Houseplants do struggle in winter, but you can keep them happy when you follow these nine tips.
- Water less often,
- Give plants plenty of sunlight,
- Seal your windows,
- Dust the plants,
- Use a humidifier,
- Don’t fertilize,
- Turn the heat up during the day,
- Inspect your plants for bugs,
- Prune as Needed.
It happens every year, right around the end of December: Your houseplants start to droop, lose their leaves, or fade from green to yellow. You might give your plants a hefty dose or water or experiment with a change in location only to see symptoms persist. Read on to learn more about how to care for your houseplants in the winter.
Water Less Often
You may be tempted to water your houseplants more often due to the dry winter air, but overwatering is actually one of the worst things you can do to your plants in winter. Cut back on how frequently you water plants in the winter. As a general rule, aim to give your plants half the amount of water in the winter that you would give them during spring or summer.
If your houseplants have yellow leaves in winter, it’s usually a sign of overwatering. A good rule of thumb is to wait to water until your plants look thirsty (think droopy, dehydrated leaves).
Give Plants Light and Sun
Short winter days mean your plants receive less natural light than they otherwise would. As a best practice, you should place your plants by the window. East facing windows work well, because they are flooded with sunlight in the morning.
Give sun seekers – like succulents – a prime sunny location, while placing partial sun plants where they will receive indirect light. If you can’t put your plants near a sunny window, you can try an LED plant light to provide your plants with more nourishment all winter.
If your windows don’t have a tight seal, chilly winter air will leak in. This can be devastating for tropical plants, and other varieties which are sensitive to frost.
If you’re not sure whether your windows have a good seal, place your hand in front of a window. If you can feel cold air flowing in, then you’ve got drafts.
You can use weatherstripping or plastic window sealing kits to seal drafty windows. If this isn’t possible, simply move plants further away from them for the season.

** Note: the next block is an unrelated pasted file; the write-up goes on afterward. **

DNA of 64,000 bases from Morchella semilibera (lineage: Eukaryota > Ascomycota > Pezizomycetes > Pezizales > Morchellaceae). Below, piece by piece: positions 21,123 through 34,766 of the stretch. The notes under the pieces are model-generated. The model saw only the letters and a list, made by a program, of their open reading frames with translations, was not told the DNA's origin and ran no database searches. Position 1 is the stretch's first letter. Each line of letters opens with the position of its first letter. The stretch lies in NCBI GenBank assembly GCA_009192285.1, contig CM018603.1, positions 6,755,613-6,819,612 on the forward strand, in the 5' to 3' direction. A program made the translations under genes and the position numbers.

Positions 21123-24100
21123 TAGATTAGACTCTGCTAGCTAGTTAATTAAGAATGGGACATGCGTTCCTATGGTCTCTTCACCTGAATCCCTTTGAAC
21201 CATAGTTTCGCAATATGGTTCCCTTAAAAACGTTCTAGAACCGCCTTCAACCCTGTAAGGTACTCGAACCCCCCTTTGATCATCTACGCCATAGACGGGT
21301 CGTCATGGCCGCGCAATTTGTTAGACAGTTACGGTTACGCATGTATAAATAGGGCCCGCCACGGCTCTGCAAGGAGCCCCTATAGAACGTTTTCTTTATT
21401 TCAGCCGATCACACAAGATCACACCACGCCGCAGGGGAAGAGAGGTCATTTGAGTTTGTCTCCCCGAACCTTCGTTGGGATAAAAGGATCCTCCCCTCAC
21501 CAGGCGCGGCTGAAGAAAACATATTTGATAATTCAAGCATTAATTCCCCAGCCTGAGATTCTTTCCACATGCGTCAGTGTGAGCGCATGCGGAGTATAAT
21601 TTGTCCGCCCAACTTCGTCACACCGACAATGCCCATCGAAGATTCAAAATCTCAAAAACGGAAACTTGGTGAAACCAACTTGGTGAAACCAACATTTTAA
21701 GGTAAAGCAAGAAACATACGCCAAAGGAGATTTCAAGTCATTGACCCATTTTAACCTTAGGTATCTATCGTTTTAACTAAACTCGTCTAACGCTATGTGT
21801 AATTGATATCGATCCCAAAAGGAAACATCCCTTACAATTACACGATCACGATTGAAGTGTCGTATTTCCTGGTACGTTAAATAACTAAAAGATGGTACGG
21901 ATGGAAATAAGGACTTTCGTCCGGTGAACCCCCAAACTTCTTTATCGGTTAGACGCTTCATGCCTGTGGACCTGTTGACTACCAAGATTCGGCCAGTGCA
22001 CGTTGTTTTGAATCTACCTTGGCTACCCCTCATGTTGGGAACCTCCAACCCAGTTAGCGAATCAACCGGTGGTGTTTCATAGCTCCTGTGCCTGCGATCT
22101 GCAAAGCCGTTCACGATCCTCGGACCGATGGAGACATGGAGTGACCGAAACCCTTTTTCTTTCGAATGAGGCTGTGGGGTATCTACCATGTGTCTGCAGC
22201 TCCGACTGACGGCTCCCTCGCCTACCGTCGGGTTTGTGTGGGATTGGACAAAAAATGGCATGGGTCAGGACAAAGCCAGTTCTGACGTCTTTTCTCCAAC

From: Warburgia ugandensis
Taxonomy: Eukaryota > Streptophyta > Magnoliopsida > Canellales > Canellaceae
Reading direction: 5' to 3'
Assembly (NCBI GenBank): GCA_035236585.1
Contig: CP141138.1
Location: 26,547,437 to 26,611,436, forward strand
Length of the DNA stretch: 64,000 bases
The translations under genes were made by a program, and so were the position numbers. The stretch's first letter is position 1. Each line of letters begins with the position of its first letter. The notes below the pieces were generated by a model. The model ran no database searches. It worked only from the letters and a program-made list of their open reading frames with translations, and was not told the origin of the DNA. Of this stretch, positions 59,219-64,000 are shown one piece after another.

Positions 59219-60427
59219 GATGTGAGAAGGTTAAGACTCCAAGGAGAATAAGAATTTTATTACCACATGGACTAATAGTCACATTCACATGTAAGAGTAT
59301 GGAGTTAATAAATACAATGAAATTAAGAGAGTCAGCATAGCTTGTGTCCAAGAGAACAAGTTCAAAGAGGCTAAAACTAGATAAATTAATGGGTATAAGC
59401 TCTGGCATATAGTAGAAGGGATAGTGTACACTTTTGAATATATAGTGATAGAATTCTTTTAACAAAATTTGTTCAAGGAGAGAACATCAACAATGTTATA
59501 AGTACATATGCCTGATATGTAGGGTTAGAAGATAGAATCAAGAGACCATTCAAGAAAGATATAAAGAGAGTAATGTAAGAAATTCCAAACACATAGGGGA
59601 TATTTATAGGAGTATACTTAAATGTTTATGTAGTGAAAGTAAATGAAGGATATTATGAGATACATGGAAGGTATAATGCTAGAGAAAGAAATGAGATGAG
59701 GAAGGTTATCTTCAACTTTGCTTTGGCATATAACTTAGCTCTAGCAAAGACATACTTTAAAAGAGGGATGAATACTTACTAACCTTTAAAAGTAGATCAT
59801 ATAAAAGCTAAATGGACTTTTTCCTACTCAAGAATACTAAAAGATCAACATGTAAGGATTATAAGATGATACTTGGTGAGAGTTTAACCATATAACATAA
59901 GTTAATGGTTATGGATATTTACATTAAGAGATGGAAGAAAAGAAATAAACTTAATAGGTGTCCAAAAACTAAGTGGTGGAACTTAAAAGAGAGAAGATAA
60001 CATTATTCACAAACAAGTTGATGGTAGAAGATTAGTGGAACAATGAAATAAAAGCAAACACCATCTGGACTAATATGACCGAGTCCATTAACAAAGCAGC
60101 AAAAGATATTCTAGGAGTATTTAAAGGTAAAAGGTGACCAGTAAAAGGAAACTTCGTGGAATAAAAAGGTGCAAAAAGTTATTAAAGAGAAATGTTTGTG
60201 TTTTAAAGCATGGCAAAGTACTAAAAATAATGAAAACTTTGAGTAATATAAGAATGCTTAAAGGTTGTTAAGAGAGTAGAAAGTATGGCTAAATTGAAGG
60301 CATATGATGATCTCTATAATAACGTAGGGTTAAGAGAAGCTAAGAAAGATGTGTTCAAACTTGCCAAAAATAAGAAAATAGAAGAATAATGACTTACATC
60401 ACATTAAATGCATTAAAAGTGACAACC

Remove Dust from Plants
Dust can collect on plant leaves year round. Come winter, that dust can actually block plants from soaking up sunlight. Use a damp paper towel to wipe dust off plant leaves or, the next time your plants need watering, put them in the shower to wash off the dust naturally.
Use a Humidifier or Mist Your Plants
You know how your skin feels rough and chapped in the winter? Your plants feel similarly dehydrated. A humidifier will not only help sooth your dry skin but promote plant health by adding moisture to the air. Use a room humidifier to add moisture to the home or mist plants regularly with a spray bottle.
Resist the Urge to Fertilize
Many plants go dormant to make it through the long winter. These plants may seem to stop growing. It can be tempting to fertilize plants and encourage growth, but this will backfire when plants are dormant. Rather than fertilize in the winter, wait to feed them until their natural growth cycle restarts in the spring.
Keep Your Home Warm During the Day
It may seem like common sense to suggest heating your home in the winter months, but did you know that heating also benefits your houseplants? In their natural environment, plants are exposed to warm, sunny days and cool temperatures at night. You can mimic this in winter months by raising the heat during the day and turning it down at night.
Inspect Your Plants Weekly for Pests
Houseplants may be more susceptible to small bugs, like fungus gnats, in the winter. The best defense is a good offense: regular inspections and prompt treatment. If you can, check your houseplants once a week. If you see small black bugs on plants, you have gnats. To treat the problem and you will have to get the bugs out of your home; this can be accomplished by setting up simple vinegar traps. The bugs are drawn to the sweet and sour smell of vinegar and will drown when caught in the trap.
Prune as Needed
While you should not repot plants in winter, you can prune away dead growth. So, snip back those yellowed or dead leaves to keep your plants looking tidy all through the winter.
With these tips, you can help your plants make it through winter and get back to vibrant growth as soon as spring blossoms.
Learn More about Plant Care
At Dietz Floral Studio, we think that plants make our lives brighter, every day. That’s why we enjoy passing our knowledge of plant and flower care on to others. Look at our schedule of fun floral design workshops that will be going on over the next few months.